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Devil Doll - The Girl who Was... Death CD (album) cover

THE GIRL WHO WAS... DEATH

Devil Doll

 

Heavy Prog

3.89 | 104 ratings

From Progarchives.com, the ultimate progressive rock music website

semismart
Prog Reviewer
4 stars Having recently finished reviewing an album whose music I described as weird, strange, peculiar even deviant, I couldn't help but think that I would describe the music of Devil Doll in much the same way, with perhaps a couple more suitable adjectives like perverse and satirical.

Yes, I'm afraid Old Man Metal is about to force feed another one of those really weird bands on you. True you don't have to read this but Devil Doll is an interesting phenomenon, a conjunction great and wonderful musical competence with perverse theatrics and macabre absurdity. If you are familiar with either Lacrimosa or Therion, imagine their marvelous music combined with something as over the top as Weird Al Yankovic, Victor Borge or even Dr. Demento. Sound interesting? I invite you to read on. You can stop whenever you want, I promise.

DEVIL DOLL

I'm sure you're all familiar with the terms eccentric and hermit. Devil Doll and especially their leader Mr. Doctor seems to be the musical equivalent of an eccentric hermit. One could be forgiven if they never heard of Devil Doll, being one of the most obscure underground bands this side of the now planetoid Pluto. . The inscrutable Mr. Doctor, originally from Slovenia, as in former Yugoslavia, and now based across the Adriatic in Italy, has, until recently, stingily released copies of his five albums on his Hurdy Gurdy label, as if a famous artist releasing numbered paintings. This has made the original releases collectors items and I have observed bids on Ebay of upwards of one hundred dollars.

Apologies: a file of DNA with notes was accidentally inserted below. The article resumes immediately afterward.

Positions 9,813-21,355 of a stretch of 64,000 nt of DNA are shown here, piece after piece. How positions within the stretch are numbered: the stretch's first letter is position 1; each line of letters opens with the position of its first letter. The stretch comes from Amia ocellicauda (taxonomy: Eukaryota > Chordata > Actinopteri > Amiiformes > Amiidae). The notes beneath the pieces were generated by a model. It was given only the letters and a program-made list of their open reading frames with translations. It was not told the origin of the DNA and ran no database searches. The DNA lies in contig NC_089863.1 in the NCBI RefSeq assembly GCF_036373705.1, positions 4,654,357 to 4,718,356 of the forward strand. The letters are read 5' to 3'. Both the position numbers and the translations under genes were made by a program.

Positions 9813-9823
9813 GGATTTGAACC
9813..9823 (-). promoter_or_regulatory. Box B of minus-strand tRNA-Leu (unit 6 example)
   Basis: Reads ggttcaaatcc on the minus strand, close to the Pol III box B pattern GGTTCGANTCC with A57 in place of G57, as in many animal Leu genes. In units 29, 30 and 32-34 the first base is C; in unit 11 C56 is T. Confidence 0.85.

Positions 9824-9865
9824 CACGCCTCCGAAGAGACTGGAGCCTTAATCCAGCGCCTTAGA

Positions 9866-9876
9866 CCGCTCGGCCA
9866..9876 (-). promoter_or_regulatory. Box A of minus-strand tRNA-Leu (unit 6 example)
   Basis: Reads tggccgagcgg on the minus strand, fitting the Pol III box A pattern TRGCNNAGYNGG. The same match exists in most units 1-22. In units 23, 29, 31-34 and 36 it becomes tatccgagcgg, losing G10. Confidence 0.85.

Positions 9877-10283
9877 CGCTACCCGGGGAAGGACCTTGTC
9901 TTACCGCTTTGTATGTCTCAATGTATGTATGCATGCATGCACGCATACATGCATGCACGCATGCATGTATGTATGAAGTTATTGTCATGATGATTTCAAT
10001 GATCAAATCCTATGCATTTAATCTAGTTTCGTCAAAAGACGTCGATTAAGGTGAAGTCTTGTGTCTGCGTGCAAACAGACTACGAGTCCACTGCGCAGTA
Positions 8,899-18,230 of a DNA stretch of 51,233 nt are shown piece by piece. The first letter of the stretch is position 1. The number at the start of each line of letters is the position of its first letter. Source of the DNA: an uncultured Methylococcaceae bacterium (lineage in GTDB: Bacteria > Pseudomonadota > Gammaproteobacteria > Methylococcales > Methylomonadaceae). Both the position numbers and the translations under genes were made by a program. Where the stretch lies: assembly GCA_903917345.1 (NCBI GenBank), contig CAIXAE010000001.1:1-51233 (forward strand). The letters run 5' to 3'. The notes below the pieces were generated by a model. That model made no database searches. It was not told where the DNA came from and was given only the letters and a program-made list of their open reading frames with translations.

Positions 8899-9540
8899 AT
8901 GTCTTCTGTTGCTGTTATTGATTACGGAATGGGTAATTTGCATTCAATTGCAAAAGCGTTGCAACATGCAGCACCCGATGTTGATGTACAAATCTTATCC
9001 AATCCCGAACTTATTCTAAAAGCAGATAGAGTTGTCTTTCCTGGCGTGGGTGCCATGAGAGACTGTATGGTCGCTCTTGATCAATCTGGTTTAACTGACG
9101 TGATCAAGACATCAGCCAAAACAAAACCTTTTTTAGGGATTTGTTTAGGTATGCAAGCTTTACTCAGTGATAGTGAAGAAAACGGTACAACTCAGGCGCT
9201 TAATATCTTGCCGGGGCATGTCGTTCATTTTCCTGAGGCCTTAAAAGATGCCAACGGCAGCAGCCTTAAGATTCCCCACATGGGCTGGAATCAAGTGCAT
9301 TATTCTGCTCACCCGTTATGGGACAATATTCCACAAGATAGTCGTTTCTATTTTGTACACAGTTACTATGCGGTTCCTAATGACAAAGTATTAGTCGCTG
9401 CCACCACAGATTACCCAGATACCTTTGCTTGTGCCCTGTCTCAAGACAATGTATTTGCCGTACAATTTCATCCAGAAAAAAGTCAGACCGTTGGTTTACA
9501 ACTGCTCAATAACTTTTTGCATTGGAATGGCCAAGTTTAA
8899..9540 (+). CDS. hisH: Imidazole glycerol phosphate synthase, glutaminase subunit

If this is not proof enough of Mr. Doctor's eccentricities, there is a rumor that there is a sixth album - the very first album, of which only a single copy was made and retained by Mr. Doctor himself. Also the original version of 'Dies Irae' was the official fan club's released box set, a hand numbered release of only 1,500 in the whole universe, including special artwork, lyrics, sheet music, and extensive liner notes, all presented in a leather bound sleeve. Many copies of Devil Doll's early releases often had hand painted covers and liner notes occasionally handwritten, reputedly in Mr. Doctor's blood. (No lie)

Discography The Girl who Was... Death (1989) Eliogabalus (1990) Sacrilegium (1992) The Sacrilege of Fatal Arms (1993) Dies Irae (1996)

Devil Doll has a most unusual musical presentation. Bizarre is perhaps the best description. They have released five albums, the last being this album in 1996 and I could use the same description on all five. The music has been described in numerous ways. Their music has been called Dark Heavy Progressive by some, a Sinister Prog Metal Symphony by others and even Theatrical Goth Rock.